If we find it difficult to understand that GOD MEANS GOD, whenever we read the word God, we can say to ourselves, “all Deity.” Example: Matthew 1:23 Behold, a virgin shall be with child, and shall bring forth a son, and they shall call his name Emmanuel, which being interpreted is, God [all Deity] with us. It was not just the second person of a Trinity with us, the whole being of God was with us in Christ Jesus. Example: 2 Corinthians 5:19: To wit, that God [all Deity] was in Christ, reconciling the world unto himself. It was not the first or second person of the Trinity in Christ; it was all of God.

The same understanding assists one to comprehend and reply to the Trinitarian argument that, “the Word was with God,” means the Word was face to face with God. This interpretation has become popular among Trinitarians because one famous Greek scholar (A.T. Robertson) suggested in one sentence that the preposition with means “face to face.” If the Word was face to face with God, then the Word could not be God. Anything facing God was already facing all Deity, and therefore could not be deity. The Trinitarians must make the mistake of understanding “God” in verse 1 to mean God the Father, first person of the Trinity in order to support their interpretation.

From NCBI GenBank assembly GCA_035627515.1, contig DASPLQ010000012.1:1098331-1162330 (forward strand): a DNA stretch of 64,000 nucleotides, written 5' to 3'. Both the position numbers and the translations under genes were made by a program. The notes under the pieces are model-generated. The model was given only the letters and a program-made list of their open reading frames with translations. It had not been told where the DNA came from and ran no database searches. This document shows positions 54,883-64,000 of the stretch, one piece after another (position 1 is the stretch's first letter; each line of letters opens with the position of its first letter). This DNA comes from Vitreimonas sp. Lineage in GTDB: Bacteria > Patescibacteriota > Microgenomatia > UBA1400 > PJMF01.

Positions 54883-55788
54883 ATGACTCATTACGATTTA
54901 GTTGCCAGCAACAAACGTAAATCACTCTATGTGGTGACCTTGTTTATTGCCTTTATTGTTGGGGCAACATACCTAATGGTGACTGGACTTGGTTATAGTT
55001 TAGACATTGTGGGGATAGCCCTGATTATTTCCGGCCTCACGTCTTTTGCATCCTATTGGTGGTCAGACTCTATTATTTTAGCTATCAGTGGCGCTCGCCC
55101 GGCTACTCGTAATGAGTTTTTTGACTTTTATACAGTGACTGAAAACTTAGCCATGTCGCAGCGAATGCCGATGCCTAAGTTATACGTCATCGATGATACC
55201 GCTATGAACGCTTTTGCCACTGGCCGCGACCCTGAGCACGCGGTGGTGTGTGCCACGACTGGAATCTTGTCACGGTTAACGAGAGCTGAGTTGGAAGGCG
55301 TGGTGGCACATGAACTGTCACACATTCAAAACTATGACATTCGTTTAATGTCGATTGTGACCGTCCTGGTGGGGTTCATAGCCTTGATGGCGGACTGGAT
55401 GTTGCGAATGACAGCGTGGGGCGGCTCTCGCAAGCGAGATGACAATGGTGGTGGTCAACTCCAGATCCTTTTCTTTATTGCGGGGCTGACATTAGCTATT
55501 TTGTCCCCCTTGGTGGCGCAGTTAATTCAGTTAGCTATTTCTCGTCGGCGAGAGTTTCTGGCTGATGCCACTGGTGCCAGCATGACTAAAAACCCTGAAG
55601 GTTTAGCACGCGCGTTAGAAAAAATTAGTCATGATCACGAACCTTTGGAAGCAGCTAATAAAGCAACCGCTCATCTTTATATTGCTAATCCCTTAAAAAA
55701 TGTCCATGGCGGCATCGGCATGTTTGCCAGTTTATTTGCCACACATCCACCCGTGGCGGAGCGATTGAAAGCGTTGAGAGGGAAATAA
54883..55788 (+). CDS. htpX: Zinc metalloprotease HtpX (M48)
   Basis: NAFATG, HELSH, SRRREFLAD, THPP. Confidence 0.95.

The following paragraph is repetitive in hope of driving home the thought that the word God means all of God, the entire Deity, all Divinity. If these verses are followed closely, their real meaning, and the real meaning of God will become more clear. Mark 12:26 (Jesus is replying to the Sadducees here)…How in the bush God [all Deity] spake unto him [Moses], saying, I am the God [all Deity] of Abraham, and the God [all Deity] of Isaac, and the God [all Deity] of Jacob? Luke 1:32 He shall be great, and shall be called the Son of the Highest and the Lord God [all Deity] shall give unto him the throne of his father David. Luke 7:16 And there came a fear on all : and they glorified God [all Deity] , saying, That a great prophet is risen up among us; and, That God [all Deity] hath visited his people. John 5:18 …but said also that God [all Deity] was his Father, making himself equal with God [all Deity] . John 10:33 For a good work we stone thee not; but for blasphemy; and because thou being a man, makest thyself God [all Deity] . John 14:1 Let not your heart be troubled; ye believe in God[all Deity] , believe also in me. John 19:7 The Jews answered him, We have a law, and by our law he ought to die, because he made himself the Son of God [all Deity]. Romans 3:30 Seeing it is one God [all Deity] , which shall justify the circumcision by faith and uncircumcision through faith. Philippians 2:6 Who, being in the form of God [all Deity] , thought it not robbery to be equal with God [all Deity] . 1 Timothy 1:17 ..unto the King eternal, immortal, invisible, the only wise God [all Deity], be honour and glory for ever and ever. 1 Timothy 2:3 …..in the sight of God [all Deity] our Saviour. 1 Timothy 3:16 God [all Deity] was manifest in the flesh, justified in the Spirit, seen of angels, preached unto the Gentiles, believed on in the world, received up into glory. 1 Timothy 6:1 ….that the name of God [all Deity] and his doctrine be not blasphemed. Colossians 1:15 Who is the image of the invisible God [all Deity] , the firstborn of every creature: Hebrews 1:8: But unto the Son he saith, Thy throne, O God [all Deity] , is for ever and ever: a sceptre of righteousness is the sceptre of thy kingdom. Jude 4 …..denying the only Lord God[all Deity] , and our Lord Jesus Christ. Jude 25 To the only wise God [all Deity] our Saviour, be glory and majesty, dominion and power, both now and ever.